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one another. The descriptor usage in a GFA analysis as a function of the number of crossovers was also monitored as an indication of statistical significance [12, 25]. The mutation probability over the crossover optimization cycle was set at 10%. We tested a number of genetic operations or crossovers of 50 000 to 100 000. The models are scored using Friedmans LOF measure, which is a penalized leastsquares measure. The smoothing factor or parameter (d), which is part of the LOF definition, is the only parameter adjustable by the user [12], and it alters the balance between the number of independent variables (energy terms) in the models and the reduction in LSE measure, and it controls overfitting. The default value of smoothing factor is 1.0. In this study, smoothing factor values of 1.0 to 0.1 were tested for generating the RD 3D-QSAR models. Here, the ligands of the training set whose differences in experimental and predicted activities exceeded 2.0 standard deviation, SD, from the mean of a model were considered as outliers. Approaches to QSAR model validation, including yrandomization or y-scrambling, robust internal validation strategies such as multiple leave-many-out (LMO) crossvalidations, and external validation were applied in this study whereas only validated QSAR models can offer a meaningful mechanistic interpretation, especially in the context of design or discovery of novel chemical agents with desired properties [27 29]. The model internal validation by LMO procedure employs smaller training sets than LOO procedure and can be repeated many more times due to possibility of larger combinations in leaving many compounds out from the training set. Here, LMO procedure was repeated up to ten compounds were left out from the training set. Ideal expectation is high average q2. In other words, if a QSAR model has a high average q2 in LMO validation, it can be reasonably concluded that the obtained model is robust [28]. The y-randomization test is a widely used technique to ensure the robustness of a QSAR/QSPR model [27]. In this test, the dependent-variable vector, y-vector, is randomly shuffled and a new QSAR model is developed using the original independent-variable matrix. The process is repeated several times [28]. In the present study, that procedure was repeated ten times. It is expected that the resulting QSAR models should generally have low r2 and low LOO q2 values. Otherwise, if all QSAR models obtained in the y-randomization test have relatively high r2 and LOO q2, it implies that an acceptable QSAR model cannot be obtained for the given data set by the current modeling method, probably due to a chance correlation or structural redundancy of the training set. 2.3 External Validation The six compounds of the test set were not included in the building of the 3D-QSAR models, but they were used to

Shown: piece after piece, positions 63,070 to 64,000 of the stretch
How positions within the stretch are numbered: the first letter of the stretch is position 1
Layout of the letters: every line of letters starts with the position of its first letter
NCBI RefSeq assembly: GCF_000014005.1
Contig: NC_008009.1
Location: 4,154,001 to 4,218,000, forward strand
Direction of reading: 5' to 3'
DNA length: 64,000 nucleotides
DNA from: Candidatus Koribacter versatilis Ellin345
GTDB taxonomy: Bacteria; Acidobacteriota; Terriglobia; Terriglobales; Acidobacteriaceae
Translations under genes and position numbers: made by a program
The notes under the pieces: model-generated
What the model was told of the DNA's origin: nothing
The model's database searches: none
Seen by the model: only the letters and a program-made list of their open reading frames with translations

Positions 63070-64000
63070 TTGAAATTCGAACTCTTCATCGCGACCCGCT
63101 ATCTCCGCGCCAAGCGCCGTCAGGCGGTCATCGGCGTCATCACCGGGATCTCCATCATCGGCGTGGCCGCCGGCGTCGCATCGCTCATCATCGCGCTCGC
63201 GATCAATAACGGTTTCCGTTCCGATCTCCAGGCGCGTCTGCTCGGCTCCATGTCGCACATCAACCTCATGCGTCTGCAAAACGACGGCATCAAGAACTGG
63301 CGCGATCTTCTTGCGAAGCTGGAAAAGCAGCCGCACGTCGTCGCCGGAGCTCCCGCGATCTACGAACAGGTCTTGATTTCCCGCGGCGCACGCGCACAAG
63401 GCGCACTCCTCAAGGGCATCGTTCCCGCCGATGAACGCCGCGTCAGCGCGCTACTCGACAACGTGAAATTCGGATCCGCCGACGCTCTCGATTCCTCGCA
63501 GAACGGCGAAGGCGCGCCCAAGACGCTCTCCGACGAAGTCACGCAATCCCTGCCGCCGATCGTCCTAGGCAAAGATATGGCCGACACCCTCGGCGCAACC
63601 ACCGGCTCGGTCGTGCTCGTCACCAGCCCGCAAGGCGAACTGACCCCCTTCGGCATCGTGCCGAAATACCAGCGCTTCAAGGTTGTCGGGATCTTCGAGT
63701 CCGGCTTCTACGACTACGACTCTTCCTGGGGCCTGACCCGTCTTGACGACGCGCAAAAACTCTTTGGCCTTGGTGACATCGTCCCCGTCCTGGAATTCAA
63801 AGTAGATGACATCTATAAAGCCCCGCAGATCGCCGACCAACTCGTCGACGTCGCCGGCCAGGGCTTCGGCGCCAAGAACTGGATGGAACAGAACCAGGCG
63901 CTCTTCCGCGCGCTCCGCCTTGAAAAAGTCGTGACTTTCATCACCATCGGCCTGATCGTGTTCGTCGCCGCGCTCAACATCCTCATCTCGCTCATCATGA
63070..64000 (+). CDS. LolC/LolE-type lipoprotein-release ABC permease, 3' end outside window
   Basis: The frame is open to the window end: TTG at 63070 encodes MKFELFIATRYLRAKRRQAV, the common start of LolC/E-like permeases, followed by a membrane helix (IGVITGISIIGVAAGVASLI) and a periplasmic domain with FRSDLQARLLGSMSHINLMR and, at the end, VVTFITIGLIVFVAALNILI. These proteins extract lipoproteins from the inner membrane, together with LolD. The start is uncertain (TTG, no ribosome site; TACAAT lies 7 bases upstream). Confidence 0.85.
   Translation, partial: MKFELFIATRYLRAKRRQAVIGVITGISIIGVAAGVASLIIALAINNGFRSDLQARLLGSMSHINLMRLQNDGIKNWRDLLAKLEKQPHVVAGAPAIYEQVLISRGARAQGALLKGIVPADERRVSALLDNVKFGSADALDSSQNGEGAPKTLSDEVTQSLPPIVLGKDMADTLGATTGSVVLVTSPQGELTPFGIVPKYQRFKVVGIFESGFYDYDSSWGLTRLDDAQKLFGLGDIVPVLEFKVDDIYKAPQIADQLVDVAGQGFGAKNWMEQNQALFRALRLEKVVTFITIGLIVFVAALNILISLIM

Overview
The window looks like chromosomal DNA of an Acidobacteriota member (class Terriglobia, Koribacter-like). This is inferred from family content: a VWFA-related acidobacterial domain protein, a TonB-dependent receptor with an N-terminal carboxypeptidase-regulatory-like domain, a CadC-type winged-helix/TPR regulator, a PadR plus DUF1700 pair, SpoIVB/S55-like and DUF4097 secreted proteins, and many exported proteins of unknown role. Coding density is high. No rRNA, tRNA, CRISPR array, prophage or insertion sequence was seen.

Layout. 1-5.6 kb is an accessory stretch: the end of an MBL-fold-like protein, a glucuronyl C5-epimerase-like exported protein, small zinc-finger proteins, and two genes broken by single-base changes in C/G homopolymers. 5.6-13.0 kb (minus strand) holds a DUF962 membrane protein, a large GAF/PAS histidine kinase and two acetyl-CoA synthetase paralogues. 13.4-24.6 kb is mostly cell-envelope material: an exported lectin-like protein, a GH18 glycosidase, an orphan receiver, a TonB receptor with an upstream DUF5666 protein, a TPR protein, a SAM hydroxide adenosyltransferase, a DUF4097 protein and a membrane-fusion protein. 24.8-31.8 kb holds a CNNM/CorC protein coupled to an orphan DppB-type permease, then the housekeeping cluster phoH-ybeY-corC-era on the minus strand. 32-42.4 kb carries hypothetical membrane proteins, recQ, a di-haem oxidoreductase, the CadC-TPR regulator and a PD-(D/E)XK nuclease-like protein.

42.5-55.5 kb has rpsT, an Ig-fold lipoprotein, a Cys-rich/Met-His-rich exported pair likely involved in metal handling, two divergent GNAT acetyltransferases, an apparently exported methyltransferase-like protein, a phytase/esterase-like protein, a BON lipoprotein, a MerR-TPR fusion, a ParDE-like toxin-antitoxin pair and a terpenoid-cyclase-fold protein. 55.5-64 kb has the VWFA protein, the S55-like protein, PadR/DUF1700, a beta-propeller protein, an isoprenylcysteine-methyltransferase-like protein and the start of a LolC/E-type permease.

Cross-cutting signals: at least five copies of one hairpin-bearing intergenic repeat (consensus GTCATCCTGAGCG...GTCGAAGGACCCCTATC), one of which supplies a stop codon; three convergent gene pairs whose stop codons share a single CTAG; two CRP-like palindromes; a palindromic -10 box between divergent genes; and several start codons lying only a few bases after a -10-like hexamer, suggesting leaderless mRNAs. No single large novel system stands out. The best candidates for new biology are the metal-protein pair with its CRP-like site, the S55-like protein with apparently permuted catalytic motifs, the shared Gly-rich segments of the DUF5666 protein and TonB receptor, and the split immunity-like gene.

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validate the best QSAR model constructed from the training set and to evaluate its prediction capacity. It is recommended [29] that the external test set must contain at least five compounds, representing the whole range of both structure and activity of compounds included into the training set. The predicted activity value (pMIC) of each ligand in the test set was calculated using the equation of the best model by substitution of the energy values or thermodynamic descriptors from MD simulations at 310 K, which were selected as the most relevant to the biological activity.

3 Results and Discussion


The top eight models (N 31) selected by the WOLF 5.5 program, using a smoothing factor of 0.7; 10% probability of mutation for each crossover; and 70 000 genetic operations or crossovers, presented two functions type (linear and quadratic or simply second-degree polynomial terms) suggesting differences in the mechanism of action of the investigated hydrazides set. Five of eight models had one outlier, the INHd41 compound, which is inactive. The atypical behavior of INHd41 is probably because its higher L-R complex energy value [ELR(LL,RR,LR) 25 799.13 kcal/mol] when compared to the other investigated compounds (Table 3 Supporting Information). Then, a new analysis was performed (N 30), using the supra-mentioned conditions. The top eight models had an increment in their statistical measures (see Table 4 Supporting Information), indicating better models. The r2 and q2 values ranged from 0.77 to 0.81, and from 0.61 to 0.68, respectively, whereas the LOF and LSE values varied from 0.56 to 0.58, and from 0.24 to 0.30, respectively. The number of energy descriptors changed from 5 to 6 and the number of outliers ranged from 0 to 2. The cross-correlation matrix of residuals of fit between pairs of models was computed and they were highly correlated to one another (R 0.84 to 1.00) (Table 5 Supporting Information). Thus, the models were judged to be nearly the same model meaning that there is a single unique model. Model 8 (Eq. 1) at 310 K was selected as the best model because it did not have any outliers (see Table 5 and Figure 1). Model 8 pMIC 3.050.0077449 [ELR(LM) 3.62]2 0.000142 [ELel Hb 118.13]20.003716 [ELbend63.86]2 0.000008 [ELR,el95.22]20.000001 [DEHb719.26]2 (1) N 30, r2 0.77, q2 0.61, LOF 0.58, LSE 0.30, outliers 0 Where: ELR(LM) is the bound ligand solvation energy; ELel Hb is the sum of electrostatic and hydrogen bonding